On Tuesday, the Pirates designated Josh Phelps for assignment in order to make room on the 40-man roster. This move came as a surprise to me, as he enjoyed staggering success in a limited role with the team in 2007. After struggling with the Yankees early in the season, Phelps took off after being claimed by the Pirates in June. In 77 at-bats, he hit .351/.463/.649 for an OPS+ of 187. 11 of his 27 hits went for extra bases as he provided much needed pop off the bench. These numbers are even more incredible when compared with the rest of the Pirates’ offense. As a team, the Bucs hit .263/.325/.411 in 2007, well below league average. Phelps was an anomaly at the plate.
Of course, there are a few reasons that the Pirates’ may view Phelps as expendable. The most obvious is the small sample size of his extraordinary performance. As Pirate fans, we know all too well how easy it is to get caught up in a small sampling of success, only to get burnt. We have experienced it many times. However, while it is preposterous to expect Phelps to duplicate his performance from last season, he has a track record of above average offense. Beginning in 2002, he has produced an OPS+ of 100 or better four times. For his career, he has hit .273/.344/.476 for an OPS+ of 112. No regular Pirate player had an OPS+ higher than 112 in 2007.
Another possibility is that the Pirates did not expect to have a spot for Phelps in 2008. He is unimpressive defensively, and Ronny Paulino, Adam LaRoche, Ryan Doumit, Steve Pearce and Xavier Nady are all capable of manning Phelps’ primary positions. Assuming each of these players is still with the team next season, there would not be a bench spot available for Phelps. However, it is quite possible that Neal Huntington will look to trade at least one out of the group of Nady, LaRoche and Jason Bay this offseason. If any of these players is dealt, the depth provided by Phelps would be very helpful.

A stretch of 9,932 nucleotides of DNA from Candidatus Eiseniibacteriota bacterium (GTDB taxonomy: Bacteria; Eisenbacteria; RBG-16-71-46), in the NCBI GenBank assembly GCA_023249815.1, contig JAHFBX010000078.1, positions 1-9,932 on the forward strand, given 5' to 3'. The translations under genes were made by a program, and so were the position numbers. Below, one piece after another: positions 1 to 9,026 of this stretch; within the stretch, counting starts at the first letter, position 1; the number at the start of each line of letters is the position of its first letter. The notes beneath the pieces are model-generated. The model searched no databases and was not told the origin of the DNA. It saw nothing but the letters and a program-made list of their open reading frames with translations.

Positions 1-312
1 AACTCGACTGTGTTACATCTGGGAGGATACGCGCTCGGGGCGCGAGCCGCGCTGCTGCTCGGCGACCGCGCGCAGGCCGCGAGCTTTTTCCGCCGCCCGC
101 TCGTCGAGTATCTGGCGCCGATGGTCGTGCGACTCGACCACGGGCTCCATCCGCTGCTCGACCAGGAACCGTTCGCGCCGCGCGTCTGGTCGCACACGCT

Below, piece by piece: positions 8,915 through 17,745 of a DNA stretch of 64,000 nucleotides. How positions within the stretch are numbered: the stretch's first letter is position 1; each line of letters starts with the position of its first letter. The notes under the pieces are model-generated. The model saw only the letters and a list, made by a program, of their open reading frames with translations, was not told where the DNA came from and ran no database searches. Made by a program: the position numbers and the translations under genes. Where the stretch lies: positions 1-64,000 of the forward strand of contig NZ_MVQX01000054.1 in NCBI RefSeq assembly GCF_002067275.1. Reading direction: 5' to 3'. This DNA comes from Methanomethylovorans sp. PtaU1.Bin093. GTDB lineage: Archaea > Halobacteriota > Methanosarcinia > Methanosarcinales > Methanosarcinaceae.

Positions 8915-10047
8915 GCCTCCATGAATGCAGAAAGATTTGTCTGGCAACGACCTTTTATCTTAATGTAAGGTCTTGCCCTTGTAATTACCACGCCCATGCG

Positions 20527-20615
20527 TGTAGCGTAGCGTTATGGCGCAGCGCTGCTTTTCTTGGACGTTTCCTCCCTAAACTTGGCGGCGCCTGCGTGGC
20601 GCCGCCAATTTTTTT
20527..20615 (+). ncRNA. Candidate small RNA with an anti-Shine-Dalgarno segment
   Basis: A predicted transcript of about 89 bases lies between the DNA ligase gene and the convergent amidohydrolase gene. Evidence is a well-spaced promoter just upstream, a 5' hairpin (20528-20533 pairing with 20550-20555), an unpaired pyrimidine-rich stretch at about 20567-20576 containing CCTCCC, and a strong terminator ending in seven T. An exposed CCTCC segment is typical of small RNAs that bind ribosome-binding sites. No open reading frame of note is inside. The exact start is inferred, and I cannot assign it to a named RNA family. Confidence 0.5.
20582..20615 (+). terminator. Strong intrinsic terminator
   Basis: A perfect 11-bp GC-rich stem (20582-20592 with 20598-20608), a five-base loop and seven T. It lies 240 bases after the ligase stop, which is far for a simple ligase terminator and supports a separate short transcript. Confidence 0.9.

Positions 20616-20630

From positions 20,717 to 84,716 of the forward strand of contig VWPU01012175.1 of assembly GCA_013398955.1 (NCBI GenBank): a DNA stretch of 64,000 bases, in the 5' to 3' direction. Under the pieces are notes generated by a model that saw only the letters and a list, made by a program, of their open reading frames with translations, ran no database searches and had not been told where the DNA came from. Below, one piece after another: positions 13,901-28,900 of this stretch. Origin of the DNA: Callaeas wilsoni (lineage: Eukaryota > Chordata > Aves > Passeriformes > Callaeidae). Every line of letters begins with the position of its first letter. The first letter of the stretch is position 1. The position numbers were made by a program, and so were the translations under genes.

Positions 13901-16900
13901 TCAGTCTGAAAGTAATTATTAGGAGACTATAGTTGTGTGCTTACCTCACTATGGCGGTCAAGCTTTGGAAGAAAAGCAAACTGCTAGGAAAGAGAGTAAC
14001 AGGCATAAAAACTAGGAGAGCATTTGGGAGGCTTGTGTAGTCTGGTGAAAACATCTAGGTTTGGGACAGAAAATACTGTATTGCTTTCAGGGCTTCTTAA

Finally, finances may have played a part in this decision. Phelps earned $600,000 in 2007, and is due a fairly significant raise in 2008 as he is eligible for arbitration for the first time. The team may have deemed that too high a price for a decent hitter off the bench with limited versatility and poor defense. This reasoning makes some sense to me, as the Pirates are not in a situation where they should be overpaying for bench players.
All things considered, it seems silly to release a player who provides above average offense. This is especially true when one takes into account how scarce offensive production is on the team. This will probably not be a significant transaction in the long run, but that does not mean that I have to like it today.